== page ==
Advanced tropical cyclone prediction using the experimental global ECMWF and operational regional COAMPS-TC systems

Sharan Majumdar
University of Miami
  14 June, 2pm

Structure and intensity forecasts of 19 tropical cyclones (TCs) during the 2020 Atlantic hurricane season are investigated using two NWP systems. An experimental 4-km global ECMWF model ("EC4") with upgraded moist physics is compared against a 9-km version ("EC9") to evaluate the influence of resolution. EC4 is then benchmarked against the 4-km regional COAMPS-TC system ("CO4") to compare systems with similar resolutions. EC4 produced stronger TCs than EC9, with a >30% reduction of the maximum wind speed bias in EC4 resulting in lower forecast errors. However, both ECMWF predictions struggled to intensify initially weak TCs, and the radius of maximum wind (RMW) was often too large. In contrast, CO4 had lower biases in central pressure, maximum wind speed, and RMW. Regardless, minimal statistical differences between CO4 and EC4 intensity errors were found for ?36 h forecasts. Rapid intensification cases yielded especially large intensity errors. CO4 produced superior forecasts of RMW, together with an excellent pressure-wind relationship. Differences in the results are due to contrasting physics and initialization schemes. ECMWF uses a global data assimilation with no special treatment of TCs, whereas COAMPS-TC constructs a vortex (for TCs with initial intensity ?55 kt) based on data provided by forecasters.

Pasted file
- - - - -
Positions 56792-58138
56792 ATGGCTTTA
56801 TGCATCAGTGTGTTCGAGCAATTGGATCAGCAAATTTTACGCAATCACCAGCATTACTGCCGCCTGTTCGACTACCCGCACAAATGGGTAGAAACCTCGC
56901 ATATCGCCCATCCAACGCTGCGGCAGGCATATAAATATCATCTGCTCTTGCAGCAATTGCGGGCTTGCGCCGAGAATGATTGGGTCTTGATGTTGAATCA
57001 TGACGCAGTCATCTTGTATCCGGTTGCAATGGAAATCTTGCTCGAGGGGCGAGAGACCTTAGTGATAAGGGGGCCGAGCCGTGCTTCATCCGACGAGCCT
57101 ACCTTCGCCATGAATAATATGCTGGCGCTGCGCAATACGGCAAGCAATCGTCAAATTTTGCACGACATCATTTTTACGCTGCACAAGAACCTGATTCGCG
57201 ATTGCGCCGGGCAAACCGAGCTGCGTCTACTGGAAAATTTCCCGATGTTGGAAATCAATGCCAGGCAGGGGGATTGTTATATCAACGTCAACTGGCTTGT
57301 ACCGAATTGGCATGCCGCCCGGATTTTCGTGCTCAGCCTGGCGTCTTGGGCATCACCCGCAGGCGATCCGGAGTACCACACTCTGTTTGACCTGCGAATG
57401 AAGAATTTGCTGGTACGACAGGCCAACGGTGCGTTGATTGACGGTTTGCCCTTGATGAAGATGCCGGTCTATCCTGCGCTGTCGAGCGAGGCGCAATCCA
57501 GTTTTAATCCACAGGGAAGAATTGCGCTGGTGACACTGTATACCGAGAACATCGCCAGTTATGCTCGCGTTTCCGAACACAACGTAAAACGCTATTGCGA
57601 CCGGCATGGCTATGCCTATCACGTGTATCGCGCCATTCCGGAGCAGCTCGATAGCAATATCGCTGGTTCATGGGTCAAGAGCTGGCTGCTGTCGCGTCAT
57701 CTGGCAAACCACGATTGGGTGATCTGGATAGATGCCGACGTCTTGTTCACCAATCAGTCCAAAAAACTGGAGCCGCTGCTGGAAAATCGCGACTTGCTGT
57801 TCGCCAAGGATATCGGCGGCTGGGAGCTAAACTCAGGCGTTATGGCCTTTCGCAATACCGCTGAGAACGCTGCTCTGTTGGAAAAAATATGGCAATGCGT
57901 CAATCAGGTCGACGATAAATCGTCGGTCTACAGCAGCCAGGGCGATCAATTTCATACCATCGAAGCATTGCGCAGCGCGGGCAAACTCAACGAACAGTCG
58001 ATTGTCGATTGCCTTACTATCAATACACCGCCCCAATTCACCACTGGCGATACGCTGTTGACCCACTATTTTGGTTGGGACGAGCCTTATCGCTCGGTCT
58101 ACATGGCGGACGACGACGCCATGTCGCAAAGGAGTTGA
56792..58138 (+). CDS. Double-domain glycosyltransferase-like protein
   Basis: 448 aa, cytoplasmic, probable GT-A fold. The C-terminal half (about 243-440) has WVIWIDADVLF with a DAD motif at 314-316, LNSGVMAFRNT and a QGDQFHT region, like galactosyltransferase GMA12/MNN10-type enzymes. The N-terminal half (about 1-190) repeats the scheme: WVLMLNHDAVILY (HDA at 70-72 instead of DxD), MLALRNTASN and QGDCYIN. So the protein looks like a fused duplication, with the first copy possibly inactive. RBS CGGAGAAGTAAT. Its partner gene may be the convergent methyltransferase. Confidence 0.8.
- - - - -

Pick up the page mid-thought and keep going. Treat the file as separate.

Two additional ECMWF experiments were conducted. The first yielded improvements when the drag coefficient was reduced at high wind speeds, thereby weakening the coupling between the low-level winds and the surface. The second produced overly intense TCs when explicit deep convection was used, due to unrealistic mid-upper-tropospheric heating.